We recently covered the trend for psychedelic retreats, and now burnout breaks have flown onto our radar. As reported by Anita Bhagwandas in Condé Nast Traveller, a growing number of world-weary travellers are booking in burnout breaks to not only recharge their batteries but give their lives an entire reset. Burnout has been at an all-time high since 2021, with 80% of Londoners experiencing it, fuelled by the pandemic and economic uncertainty.

Burnout breaks offer total rest and relaxation and a complete switch off from work via mindful activities to help you relax and recover. According to Bhagwandas, the key difference between a wellness break and a burnout break is that a wellness break has detox elements, while with a burnout break, you’re “looking to replenish your system rather than push yourself to extremes”.

The Glasshouse Retreat offers wellness breaks that include pond swimming and talks, while Unplugged offers digital detoxes in wood cabins across the UK. On arrival you lock your phone in a box and are given an instant camera, compass, printed map and board games to enjoy more retro forms of entertainment. The Sharpham Trust in Devon hosts burnout breaks that target stress through mindfulness, meditation and immersion in nature. Founded by psychologist Rachel Austen, Aura in Alentejo tackles burnout through yoga.

5. Physical Retail Shifts Focus To Community

Yinka Ilori popup store, Shoreditch, London. Photography by Ed Reeve

Bricks-and-mortar retail has had a rough time recently, but the sector is coming back stronger by putting community at the heart of its operations. As reported by Wunderman Thompson, community-centric initiatives are helping to reverse declines in footfall and are revitalising shopping districts across the globe. H&M’s concept store in Williamsburg, NYC, offers bi-weekly themed activations centred on art, fashion and music in collaboration with a host of local partners, while shoe maker Athlete’s Foot launched a neighbourhood concept store in Midtown Atlanta this summer, offering a hyperlocal collection alongside events and live performances for the local community.

Last year British-Nigerian designer Yinka Ilori’s London pop-up included a series of events and activations to engage locals, including a gaming tournament and a basketball signing session. The aim, Ilori said, was to “bring retail back and start a conversation about the future of our stores, how we curate these spaces and what experiences we can create to forge deeper, more meaningful connections.” As lifestyles continue to evolve, the retail sector is learning to adapt, delivering on a growing need for connection among consumers, with developers betting big on independent traders to create a community feel.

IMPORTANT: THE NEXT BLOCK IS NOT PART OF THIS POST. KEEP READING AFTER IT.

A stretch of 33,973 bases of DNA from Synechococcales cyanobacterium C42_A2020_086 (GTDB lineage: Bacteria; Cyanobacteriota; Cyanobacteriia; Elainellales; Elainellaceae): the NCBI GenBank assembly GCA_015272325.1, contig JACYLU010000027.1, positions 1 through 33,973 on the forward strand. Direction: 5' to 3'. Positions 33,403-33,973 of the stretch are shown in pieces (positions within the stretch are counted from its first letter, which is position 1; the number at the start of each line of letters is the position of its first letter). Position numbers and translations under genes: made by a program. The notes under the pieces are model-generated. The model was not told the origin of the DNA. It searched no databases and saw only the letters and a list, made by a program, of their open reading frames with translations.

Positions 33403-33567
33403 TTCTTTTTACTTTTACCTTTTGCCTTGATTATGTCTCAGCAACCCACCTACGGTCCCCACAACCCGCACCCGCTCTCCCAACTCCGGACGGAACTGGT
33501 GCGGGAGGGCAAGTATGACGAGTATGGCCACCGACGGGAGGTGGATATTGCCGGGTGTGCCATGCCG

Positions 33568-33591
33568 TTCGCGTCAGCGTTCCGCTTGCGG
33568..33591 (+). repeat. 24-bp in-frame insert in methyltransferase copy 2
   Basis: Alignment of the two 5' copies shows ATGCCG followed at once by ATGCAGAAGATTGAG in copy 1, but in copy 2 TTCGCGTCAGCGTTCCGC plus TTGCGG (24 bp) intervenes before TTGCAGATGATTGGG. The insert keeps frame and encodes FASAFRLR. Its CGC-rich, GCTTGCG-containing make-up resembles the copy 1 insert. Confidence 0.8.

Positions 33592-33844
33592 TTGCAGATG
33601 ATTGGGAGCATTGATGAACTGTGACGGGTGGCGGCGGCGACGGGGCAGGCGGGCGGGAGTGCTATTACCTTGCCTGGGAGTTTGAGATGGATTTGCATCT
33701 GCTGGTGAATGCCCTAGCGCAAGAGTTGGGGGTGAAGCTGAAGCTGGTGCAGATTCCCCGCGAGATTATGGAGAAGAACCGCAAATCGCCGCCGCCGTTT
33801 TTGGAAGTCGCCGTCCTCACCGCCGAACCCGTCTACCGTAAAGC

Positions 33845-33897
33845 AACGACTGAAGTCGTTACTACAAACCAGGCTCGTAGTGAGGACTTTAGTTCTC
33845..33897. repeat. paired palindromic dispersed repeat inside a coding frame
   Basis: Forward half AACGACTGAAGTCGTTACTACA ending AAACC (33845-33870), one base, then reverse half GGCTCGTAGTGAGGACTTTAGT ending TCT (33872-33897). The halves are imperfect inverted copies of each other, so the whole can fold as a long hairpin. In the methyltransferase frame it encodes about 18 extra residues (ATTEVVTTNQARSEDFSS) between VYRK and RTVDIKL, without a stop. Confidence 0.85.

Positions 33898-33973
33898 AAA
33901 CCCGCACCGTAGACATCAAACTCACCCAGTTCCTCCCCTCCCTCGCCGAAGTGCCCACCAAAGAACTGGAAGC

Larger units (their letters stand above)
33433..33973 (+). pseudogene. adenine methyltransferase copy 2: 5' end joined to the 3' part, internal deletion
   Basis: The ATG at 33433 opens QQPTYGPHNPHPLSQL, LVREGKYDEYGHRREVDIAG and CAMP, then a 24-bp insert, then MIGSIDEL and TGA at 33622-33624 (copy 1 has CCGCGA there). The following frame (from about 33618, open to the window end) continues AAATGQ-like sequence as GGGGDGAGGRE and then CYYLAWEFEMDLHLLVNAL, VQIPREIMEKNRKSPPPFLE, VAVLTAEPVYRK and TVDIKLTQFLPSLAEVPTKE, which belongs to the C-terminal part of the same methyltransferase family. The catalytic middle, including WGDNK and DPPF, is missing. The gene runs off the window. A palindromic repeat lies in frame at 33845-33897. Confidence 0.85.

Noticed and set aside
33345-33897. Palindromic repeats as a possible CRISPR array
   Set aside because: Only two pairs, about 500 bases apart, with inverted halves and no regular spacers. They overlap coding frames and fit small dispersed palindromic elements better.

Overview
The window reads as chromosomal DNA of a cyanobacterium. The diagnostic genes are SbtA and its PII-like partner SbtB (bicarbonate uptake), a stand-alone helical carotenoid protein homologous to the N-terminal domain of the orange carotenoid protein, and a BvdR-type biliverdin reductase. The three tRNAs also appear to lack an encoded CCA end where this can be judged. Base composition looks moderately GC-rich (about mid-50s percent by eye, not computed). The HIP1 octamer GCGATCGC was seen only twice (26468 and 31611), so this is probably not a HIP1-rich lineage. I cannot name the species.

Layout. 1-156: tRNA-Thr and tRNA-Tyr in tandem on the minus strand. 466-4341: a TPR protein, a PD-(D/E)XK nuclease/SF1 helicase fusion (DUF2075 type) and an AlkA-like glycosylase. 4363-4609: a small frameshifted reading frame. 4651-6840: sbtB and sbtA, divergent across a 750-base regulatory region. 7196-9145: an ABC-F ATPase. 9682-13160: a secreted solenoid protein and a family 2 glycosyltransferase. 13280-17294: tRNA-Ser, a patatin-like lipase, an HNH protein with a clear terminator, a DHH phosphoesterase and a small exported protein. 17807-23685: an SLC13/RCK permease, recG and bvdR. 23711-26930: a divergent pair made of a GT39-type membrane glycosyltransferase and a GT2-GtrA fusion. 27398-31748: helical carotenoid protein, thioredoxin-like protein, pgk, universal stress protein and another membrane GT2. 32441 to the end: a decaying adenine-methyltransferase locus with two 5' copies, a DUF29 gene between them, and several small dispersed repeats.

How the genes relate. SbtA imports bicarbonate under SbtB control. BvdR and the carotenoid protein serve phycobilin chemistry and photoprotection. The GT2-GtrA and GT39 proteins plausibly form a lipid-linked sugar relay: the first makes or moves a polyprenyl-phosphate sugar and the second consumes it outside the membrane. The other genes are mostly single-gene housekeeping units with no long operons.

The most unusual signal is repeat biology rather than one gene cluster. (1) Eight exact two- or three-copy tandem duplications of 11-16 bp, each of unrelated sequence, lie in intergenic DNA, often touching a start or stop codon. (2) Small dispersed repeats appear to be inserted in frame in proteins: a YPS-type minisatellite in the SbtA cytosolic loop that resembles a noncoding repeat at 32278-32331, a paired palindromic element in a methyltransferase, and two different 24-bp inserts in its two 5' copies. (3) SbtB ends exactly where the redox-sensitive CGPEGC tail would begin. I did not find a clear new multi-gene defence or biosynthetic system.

6. Batman Unmasked To Pop Up In London

Batman Unmasked, London

London-based fans of the Caped Crusader take note, as news reaches us that a new immersive Batman experience will be winging its way to London for a limited time in September to coincide with the 85th anniversary of DC’s Batman and Warner Bros studio’s centenary. As reported by the Radio Times, Batman Unmasked promises to be the UK’s most comprehensive Batman showcase to ever grace our shores, featuring costumes, props and vehicles galore spanning the Caped Crusader’s cinematic history.

Running from 15-17 September at 180 Piccadilly in London, the exhibition will feature gadgets, costumes, set props and vehicles from Michael Keaton’s 1989 Batman through to Robert Pattinson’s 2022 take on the super hero, including Batcycles from The Dark Knight and props that were used by Michael Keaton, Val Kilmer and Ben Affleck showcased in a setting designed to mirror Bruce Wayne’s Batcave. Visitors can explore The Joker Zone and get up close and personal with the cackling criminal, played by Heath Ledger and Joaquin Phoenix, and marvel over costumes from The Dark Knight and Joker.

7. Crayola To Open 5 FEC Experiences In The US

Crayola experience, US

Colouring giant Crayola has big expansion plans over the next five years and is set to open five new family entertainment centre experiences in the US by 2027. As reported by BlooLoop, the first will be an FEC in Pigeon Forge, Tennessee, which is due to launch next autumn. Crayola has collaborated with BrightColors and Kingsmen Xperience on the 30,000-square-foot venue, which will boast over 20 interactive attractions and a retail outlet selling the world’s largest selection of Crayola products. At the FEC colouring fans will get to name their own Crayola crayon, star in their own colouring page and create melted wax art.

“We’ve sharpened our crayons to create a new experience that transports guests into the whimsical world of Crayola crayons and markers,” Warren Schorr, Crayola’s senior vice president of business development and experiences, told BlooLoop. The latest Crayola Experience is the brand’s sixth attraction, joining venues in Texas, Pennsylvania, Minnesota, Florida and Arizona. “We’re excited to be developing the first of the next generation Crayola Experiences,” said Robin Turner, managing director of BrightColors, a division of attractions operator Good Vibrations. “We will continue to focus on family-friendly markets with a strong tourism draw to bring the colourful world of Crayola to new audiences.”